Are Airbnb and Uber changing the world? - The Globe and Mail
MARGARET WENTE
The Globe and Mail
Published Saturday, Jul. 05 2014
Airbnb  Uber  sharing_economy  Margaret_Wente 
july 2014 by jerryking
Uber’s Real Challenge: Leveraging the Network Effect - NYTimes.com
JUNE 13, 2014
Continue reading the main story
Neil Irwin

The question for Uber as a business boils down to two words: network effects. That’s the concept in which users of a service benefit from the fact that everybody else uses the service as well. It isn’t much use being the only person to own a fax machine, or the only person to show up at a stock exchange. Things like these become more valuable the more widely they are embraced. Network effects are the key to the wild profitability of a firm like Microsoft; Windows and Office are hard to displace, even if a competitor offers a better, cheaper product, because Microsoft products are entrenched as an industry standard....The billion-dollar question is whether Uber’s model for offering transportation services has some of the same network effects as those of great information industry monopolies (Microsoft, Google), or is more like, say, the travel website business, a brutally competitive industry of middlemen.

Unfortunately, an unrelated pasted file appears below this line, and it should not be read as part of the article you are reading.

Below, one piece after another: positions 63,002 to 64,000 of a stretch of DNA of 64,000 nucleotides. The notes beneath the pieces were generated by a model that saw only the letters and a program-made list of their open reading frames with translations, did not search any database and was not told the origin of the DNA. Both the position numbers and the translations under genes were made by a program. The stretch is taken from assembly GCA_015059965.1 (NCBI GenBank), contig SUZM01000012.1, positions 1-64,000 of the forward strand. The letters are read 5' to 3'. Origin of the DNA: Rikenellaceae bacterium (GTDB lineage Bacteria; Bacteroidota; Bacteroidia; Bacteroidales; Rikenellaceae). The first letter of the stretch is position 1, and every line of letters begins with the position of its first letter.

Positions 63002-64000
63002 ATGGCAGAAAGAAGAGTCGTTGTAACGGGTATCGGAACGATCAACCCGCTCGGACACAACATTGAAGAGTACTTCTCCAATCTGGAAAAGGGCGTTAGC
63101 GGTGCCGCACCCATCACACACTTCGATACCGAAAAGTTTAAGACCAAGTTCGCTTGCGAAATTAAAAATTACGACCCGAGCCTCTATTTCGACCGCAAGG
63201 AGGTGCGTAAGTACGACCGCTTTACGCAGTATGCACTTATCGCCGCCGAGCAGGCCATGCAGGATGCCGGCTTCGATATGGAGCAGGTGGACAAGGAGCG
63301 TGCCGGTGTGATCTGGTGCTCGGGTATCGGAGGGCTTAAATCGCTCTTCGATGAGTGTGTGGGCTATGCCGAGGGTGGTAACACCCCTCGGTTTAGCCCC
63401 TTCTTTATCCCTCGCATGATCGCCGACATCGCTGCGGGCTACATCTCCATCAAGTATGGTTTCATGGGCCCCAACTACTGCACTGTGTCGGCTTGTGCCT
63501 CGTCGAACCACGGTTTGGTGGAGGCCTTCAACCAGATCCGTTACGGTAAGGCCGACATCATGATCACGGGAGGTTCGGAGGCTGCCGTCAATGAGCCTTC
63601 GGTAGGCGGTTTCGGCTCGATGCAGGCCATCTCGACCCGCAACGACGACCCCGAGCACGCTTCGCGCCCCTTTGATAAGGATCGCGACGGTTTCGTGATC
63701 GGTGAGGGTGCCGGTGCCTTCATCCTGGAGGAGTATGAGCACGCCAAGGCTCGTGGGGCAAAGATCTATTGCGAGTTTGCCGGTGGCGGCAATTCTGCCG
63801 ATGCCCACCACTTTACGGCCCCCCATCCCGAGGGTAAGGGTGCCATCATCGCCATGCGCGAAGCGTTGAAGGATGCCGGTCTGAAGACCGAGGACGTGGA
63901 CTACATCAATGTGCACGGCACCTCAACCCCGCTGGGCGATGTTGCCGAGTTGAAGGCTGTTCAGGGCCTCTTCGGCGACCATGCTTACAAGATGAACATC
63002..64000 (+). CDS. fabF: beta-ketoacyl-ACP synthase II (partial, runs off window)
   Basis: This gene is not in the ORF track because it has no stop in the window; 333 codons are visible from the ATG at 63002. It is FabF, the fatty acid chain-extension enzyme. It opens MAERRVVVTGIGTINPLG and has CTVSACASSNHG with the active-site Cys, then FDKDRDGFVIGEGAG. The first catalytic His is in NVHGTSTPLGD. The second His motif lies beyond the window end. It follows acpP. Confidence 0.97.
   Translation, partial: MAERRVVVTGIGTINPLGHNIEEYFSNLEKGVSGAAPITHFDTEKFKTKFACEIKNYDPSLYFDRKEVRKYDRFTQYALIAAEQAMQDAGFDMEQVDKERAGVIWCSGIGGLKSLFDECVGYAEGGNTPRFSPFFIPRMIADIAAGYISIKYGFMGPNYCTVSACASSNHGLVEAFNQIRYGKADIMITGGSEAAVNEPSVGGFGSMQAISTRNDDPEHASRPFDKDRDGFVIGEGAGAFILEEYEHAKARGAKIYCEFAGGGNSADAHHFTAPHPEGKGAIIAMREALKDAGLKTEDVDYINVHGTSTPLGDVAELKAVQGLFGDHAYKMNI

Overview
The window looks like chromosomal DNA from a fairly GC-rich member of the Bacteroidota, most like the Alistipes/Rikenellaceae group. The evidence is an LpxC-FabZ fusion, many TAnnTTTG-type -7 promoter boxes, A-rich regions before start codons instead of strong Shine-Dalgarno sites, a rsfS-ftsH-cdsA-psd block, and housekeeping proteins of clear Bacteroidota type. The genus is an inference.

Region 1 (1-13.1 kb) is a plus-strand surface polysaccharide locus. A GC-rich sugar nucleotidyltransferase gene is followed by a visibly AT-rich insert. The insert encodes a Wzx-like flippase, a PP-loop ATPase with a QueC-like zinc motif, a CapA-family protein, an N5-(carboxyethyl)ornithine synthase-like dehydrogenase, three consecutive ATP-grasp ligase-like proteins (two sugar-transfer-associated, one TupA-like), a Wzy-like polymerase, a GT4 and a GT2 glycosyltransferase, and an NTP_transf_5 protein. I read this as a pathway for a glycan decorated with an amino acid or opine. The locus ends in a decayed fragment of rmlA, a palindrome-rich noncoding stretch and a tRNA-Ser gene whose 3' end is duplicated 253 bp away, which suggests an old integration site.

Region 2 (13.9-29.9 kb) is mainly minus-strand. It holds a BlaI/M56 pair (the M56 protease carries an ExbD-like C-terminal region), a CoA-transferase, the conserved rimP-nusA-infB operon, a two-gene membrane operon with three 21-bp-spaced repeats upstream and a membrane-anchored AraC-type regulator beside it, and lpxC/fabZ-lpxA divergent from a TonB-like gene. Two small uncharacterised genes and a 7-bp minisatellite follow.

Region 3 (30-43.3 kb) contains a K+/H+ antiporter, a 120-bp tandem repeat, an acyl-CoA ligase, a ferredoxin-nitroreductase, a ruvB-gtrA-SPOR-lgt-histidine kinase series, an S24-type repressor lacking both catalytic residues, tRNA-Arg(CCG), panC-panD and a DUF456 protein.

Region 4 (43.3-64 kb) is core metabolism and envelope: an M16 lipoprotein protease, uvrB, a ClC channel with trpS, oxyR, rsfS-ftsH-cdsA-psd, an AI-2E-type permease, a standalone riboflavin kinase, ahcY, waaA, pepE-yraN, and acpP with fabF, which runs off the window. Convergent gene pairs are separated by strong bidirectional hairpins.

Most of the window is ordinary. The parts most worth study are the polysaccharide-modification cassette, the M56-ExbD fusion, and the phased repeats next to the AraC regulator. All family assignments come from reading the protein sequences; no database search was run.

Uber is itself a middleman, of course. On one side, it recruits drivers, who typically own or lease their cars. On the other side, it markets to consumers who may want a ride. Then it matches them up; the consumer orders a car, a driver accepts the request, the service is provided, and Uber charges the consumer’s credit card. It keeps a 20 percent commission for itself and pays the rest to the driver....The task facing Uber is not just to overcome the hurdles and make ride-sharing a multibillion dollar industry. It’s to try to entrench the advantages it has from being first: continually refining its offerings to have the best possible user experience, the best data analytics to ensure that people can get a car when they need one, and not to be greedy with regard to its commission, lest it be all the more inviting a target for rivals. It’s no easy job, but nobody said building a company worth $18 billion is.